zSpace. Perennial desktop virtual reality provider, zSpace, returned in the sessions, posters, and the exhibit hall with their ever popular bus. Again, their “escape-room-like” interactive activities were truly compelling to passersby. They were also co-located in several other booths around the exhibit hall.

zPace Inside BusInside the interactive zSpace bus

The Undercard
A well-represented undercard of new, promising, and up-and-coming talent in the arena of VR was also apparent at ISTE 2017. These sluggers brought an electric environment to the conference, and included (in alphabetical order):

datui standingDatui labs was everywhere at ISTEDatui Labs. Datui Labs offered lots of flair and a ubiquitous presence throughout the ISTE conference: in hands-on playgrounds, sessions, and the expo hall. A relative newcomer, Datui Labs is a startup focused on exploring and discovering VR applications for Maker and STEM education. “We aim to make the abstract 3D designing experience intuitive and concrete with cutting edge technology”, they affirm. Despite its fanfare and visibility, however, Datui Labs ducked and weaved into a haymaker, as both its website and Facebook site are now suddenly blank. We have to score that as a TKO, I guess. Maybe they’ll reappear in a future card. Ouch!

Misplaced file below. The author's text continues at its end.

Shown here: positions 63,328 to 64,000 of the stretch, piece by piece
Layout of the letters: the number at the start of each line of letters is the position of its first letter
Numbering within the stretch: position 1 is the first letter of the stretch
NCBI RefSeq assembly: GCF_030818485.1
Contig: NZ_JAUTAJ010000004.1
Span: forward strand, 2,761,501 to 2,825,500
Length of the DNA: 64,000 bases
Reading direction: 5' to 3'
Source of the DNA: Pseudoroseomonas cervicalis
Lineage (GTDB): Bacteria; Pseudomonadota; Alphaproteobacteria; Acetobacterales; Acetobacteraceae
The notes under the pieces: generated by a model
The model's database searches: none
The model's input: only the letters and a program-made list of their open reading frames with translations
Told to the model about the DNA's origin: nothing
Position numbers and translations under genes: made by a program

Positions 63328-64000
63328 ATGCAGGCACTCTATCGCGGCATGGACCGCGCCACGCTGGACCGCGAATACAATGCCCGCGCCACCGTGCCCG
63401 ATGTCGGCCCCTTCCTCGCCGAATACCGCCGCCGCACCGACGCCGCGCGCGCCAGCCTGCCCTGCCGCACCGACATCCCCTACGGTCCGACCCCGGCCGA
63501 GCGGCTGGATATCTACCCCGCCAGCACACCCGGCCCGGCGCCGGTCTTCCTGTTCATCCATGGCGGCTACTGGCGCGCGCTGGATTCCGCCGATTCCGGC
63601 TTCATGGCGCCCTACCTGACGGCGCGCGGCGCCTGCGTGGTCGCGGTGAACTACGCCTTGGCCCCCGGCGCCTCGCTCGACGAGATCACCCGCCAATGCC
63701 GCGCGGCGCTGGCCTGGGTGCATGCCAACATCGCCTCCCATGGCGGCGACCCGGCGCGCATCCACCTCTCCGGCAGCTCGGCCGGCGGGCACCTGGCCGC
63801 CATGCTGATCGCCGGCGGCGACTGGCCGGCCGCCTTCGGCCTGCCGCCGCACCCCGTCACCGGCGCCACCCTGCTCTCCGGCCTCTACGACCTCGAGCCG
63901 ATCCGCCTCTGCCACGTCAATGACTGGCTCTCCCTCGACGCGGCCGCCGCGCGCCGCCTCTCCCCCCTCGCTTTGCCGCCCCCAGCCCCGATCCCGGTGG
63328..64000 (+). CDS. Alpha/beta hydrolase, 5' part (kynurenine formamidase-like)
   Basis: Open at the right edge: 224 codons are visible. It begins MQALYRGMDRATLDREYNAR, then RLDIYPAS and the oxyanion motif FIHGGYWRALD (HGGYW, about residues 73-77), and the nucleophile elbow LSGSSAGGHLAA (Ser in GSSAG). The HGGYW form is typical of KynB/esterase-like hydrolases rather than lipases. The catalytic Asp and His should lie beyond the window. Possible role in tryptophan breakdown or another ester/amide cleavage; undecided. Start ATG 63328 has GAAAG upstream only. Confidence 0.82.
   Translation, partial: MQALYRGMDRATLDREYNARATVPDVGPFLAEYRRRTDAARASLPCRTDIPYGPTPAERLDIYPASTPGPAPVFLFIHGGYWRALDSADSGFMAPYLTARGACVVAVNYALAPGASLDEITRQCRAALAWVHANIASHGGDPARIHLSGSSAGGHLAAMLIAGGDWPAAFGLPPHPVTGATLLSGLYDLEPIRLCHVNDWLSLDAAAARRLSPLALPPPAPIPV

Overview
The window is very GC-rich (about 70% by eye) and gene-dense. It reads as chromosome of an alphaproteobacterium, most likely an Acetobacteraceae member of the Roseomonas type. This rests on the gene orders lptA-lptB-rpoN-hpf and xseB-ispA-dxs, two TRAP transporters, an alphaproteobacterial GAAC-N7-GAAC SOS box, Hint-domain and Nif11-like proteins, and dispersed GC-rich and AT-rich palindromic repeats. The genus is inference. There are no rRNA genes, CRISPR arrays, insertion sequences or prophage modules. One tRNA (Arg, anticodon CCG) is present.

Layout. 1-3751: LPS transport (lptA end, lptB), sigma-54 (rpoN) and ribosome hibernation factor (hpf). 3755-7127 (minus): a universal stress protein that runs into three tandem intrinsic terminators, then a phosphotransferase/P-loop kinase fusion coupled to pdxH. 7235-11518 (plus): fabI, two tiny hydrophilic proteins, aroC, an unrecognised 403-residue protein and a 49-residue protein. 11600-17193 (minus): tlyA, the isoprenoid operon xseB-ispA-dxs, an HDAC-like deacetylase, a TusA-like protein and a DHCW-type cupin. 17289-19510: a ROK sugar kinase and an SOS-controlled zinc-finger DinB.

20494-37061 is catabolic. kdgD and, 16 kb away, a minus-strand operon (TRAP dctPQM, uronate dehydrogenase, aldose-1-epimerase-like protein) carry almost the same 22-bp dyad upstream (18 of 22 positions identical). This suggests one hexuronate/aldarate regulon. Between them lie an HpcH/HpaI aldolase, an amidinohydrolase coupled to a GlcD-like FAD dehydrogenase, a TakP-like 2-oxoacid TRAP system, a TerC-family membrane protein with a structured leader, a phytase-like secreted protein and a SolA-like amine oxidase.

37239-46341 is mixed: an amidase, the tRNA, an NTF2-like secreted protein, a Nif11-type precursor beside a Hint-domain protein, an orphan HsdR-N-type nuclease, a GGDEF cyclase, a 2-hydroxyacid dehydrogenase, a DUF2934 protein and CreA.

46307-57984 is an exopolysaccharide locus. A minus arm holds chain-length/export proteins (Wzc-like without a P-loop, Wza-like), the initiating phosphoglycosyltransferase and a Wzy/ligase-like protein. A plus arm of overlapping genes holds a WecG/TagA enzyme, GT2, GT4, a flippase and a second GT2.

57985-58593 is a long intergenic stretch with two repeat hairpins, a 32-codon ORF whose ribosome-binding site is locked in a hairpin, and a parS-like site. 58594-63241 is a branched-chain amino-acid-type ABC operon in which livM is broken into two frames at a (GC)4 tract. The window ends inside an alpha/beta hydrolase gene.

FlyVR. Evidently one of China’s first VR companies, FlyVR has developed a series of low-cost and light-immersion VR and AR products, along with some heavy immersion solutions for education. With over 100 million RMB revenue in education product sales in China, this superheavyweight slipped into the ISTE 2017 arena testing the U.S. market with an AR holographic box and an integrated VR teaching machine. FlyVR’s available products and services are substantial, however, so I expect them to make the supercard in a short time.